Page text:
But it had been long certain, that what was now first admitted was really true. In the year 1624 the University of Paris, charged this order with being "governed by private laws, neither sanctioned by kings, nor registered by parliaments; and which they were afraid to communicate, having done all in their power to prevent their being seen by any other than those of the society." (Hist. of the Jesuits p. 329 of vol. 1.) How perfectly does this accord with their own maxims, in their preface to the present work; let no one who knows our secrets, be allowed to join any other order, except the CARTHUSIANS who preserve strict retirement and perfect silence; WHICH THE SEE OF ROME HAS CONFIRMED? So that the allegation of the unknown libeller who the Jesuits would have us believe forged the Secreta Monita, is confirmed by the direct declaration of the University of Paris, and placed past doubt by the indirect confirmation of the Pope himself!

But I will produce one more witness,—PALAEOX, Bishop of Angelopolis, in his famous letter to POPE INNOCENT X. dated Jan. 8, 1649, writing of this society, demands "what other Religion has a secret constitution, hidden privileges, and concealed laws of its own? And what other order has all those things which relate to its government involved in so much mystery? There is suspicion in mystery. The rules of all other orders are open to all; even the Rules and Canons of Popes, Cardinals, Bishops, and the whole clergy; the privileges, instructions, and statutes, of other religious orders may be seen and consulted in almost every library; and the lowest novice in the Franciscan order may read at one view, what his duty would be, if he should ever become the General of his Order. BUT THE SUPERIORS OF THE JESUITS DO NOT GOVERN THEM BY THE RULES OF THE CHURCH, WHICH ARE KNOWN TO ALL, BUT BY CERTAIN SECRET RULES, (Regles Cachees) WHICH ARE ONLY KNOWN TO THOSE SUPERIORS." (See p. 36, of the edition printed at Cologne, in 1666.)

VII. Such a system can of course be found nowhere else; for such another order, never was established amongst men. Indeed the only real ground for hesitation is the reluctance with which the heart allows itself to credit such things of this kind. If history were less replete with the crimes of this atrocious fraternity, if the irresistible evidence of the past, left us some room to question the utter and horrible depravity of this order; there might be some room left, to relapse into a grateful incredulity of such amazing sin. But there is not "a single hook on which to hang a doubt."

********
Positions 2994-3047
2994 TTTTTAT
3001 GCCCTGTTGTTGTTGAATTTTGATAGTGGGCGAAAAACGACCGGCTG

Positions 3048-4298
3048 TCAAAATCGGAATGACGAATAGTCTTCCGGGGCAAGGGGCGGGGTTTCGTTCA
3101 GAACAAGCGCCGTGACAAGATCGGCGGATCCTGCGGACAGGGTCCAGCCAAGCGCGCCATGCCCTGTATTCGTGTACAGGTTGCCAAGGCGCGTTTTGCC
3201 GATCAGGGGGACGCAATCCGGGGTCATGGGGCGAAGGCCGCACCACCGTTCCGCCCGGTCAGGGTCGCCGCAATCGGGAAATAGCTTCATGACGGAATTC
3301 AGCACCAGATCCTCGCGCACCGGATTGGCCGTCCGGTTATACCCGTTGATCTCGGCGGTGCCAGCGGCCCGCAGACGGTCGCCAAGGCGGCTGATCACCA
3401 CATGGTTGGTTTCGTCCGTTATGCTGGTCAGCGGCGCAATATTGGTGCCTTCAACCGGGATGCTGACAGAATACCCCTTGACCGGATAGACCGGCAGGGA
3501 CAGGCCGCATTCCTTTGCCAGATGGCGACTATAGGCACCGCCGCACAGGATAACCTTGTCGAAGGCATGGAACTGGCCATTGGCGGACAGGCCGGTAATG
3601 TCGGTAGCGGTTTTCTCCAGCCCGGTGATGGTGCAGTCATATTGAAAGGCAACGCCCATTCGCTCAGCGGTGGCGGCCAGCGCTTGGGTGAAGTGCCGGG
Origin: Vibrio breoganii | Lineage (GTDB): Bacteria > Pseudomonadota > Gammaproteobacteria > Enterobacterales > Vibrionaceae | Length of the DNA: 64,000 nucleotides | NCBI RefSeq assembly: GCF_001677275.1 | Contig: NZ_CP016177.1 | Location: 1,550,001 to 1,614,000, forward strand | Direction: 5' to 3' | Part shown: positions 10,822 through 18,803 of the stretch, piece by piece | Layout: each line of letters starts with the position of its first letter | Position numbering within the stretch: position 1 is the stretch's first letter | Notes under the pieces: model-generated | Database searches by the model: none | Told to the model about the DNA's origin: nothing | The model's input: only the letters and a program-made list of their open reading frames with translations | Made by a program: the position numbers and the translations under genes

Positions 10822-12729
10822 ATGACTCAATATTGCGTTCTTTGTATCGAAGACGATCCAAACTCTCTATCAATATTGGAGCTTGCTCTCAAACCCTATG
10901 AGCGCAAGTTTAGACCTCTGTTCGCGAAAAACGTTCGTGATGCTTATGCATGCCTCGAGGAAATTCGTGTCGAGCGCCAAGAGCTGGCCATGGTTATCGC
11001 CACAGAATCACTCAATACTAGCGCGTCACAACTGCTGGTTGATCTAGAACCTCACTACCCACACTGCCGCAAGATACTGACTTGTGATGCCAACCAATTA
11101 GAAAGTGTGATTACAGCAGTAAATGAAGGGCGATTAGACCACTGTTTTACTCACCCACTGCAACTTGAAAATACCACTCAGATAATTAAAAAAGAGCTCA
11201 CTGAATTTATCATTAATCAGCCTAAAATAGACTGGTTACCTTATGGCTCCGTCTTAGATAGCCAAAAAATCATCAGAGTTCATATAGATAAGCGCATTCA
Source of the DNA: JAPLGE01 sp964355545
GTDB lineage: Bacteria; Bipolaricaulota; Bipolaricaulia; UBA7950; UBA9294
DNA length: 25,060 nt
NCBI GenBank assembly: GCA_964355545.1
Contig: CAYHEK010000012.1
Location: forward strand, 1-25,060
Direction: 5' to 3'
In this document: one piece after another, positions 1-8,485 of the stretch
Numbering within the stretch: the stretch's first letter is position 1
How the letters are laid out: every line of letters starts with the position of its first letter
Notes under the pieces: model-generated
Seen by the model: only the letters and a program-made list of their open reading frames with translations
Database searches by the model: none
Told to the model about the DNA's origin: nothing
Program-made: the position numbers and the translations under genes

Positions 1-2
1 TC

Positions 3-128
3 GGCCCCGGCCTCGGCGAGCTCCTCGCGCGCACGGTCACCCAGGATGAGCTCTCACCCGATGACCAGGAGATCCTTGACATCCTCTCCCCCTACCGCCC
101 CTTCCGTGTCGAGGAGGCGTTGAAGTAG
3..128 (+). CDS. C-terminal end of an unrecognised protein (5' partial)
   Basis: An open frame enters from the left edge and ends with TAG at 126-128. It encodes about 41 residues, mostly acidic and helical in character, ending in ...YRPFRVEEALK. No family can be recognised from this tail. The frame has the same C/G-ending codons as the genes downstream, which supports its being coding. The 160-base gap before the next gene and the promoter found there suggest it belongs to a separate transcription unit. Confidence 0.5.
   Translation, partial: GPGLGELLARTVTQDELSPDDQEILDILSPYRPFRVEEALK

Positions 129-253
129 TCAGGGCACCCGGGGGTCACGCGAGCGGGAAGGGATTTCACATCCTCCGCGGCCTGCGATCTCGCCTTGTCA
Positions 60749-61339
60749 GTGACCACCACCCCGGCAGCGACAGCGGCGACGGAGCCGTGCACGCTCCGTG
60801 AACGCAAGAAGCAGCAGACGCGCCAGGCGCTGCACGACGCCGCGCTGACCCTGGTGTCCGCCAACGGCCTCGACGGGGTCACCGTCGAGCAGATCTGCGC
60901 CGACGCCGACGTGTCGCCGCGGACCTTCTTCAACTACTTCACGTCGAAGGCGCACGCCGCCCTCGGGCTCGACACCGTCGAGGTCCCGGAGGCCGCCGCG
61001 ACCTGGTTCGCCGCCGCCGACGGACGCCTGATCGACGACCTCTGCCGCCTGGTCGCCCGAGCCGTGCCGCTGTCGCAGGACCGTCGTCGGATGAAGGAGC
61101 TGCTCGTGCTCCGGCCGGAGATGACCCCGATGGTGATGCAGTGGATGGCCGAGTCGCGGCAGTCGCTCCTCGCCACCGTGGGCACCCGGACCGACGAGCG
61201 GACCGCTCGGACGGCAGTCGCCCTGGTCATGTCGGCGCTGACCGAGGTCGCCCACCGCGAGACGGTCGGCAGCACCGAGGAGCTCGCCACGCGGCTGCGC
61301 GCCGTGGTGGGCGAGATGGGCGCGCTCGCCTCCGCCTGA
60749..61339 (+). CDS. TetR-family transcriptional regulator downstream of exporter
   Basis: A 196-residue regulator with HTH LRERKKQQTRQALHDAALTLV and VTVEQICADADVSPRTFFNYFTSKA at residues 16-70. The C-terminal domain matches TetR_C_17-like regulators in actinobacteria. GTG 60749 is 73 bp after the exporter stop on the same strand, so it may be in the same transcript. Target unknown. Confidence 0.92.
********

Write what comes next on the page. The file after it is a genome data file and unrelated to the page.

If every thing that is impartial in history, can be said to concur with irresistible light and power, upon one single point, it is that this society has been the most perfectly diabolical that ever was conceived. If there is in the wide compass of human thought, one expression, that in every dialect used amongst men, conjures up at once, all that is wicked, fearful and degraded; the supreme union of sin, activity and genius; the very essence of what is to be hated, feared, and shunned, that expression is, a Jesuit priest! Whence this universal execration? Whence this "unanimous consent," of all countries and ages against them! The Infidel, the Catholic, the Protestant, and the very father of the faithful: Hume, De Thou, Mosheim, and Gongenilli, as specimens of all; Protestant England, Catholic Venice, Infidel France, Pagan China, as a committee of the universe; why have all, every where, denounced, abhored Jesuitism, as the sum of all evil! Reader, examine, ponder these secret counsels, and you will see the solution of this problem; and in that solution you cannot but find the fullest authority for asserting the genuineness and authenticity of the book itself.

Upon the whole, there cannot be a doubt on the mind of any candid man who will examine the subject, that this SECRETA MONITA, is no forgery; that it is no ingeniously deduced system; but that it is sustainable by proofs the most conclusive in its pretensions to be the real secret counsels of the society of Jesus, profanely so called; drawn up at a very early period of its existence; combining all its experience; revealing its grand purpose—and constantly followed by its leading spirits.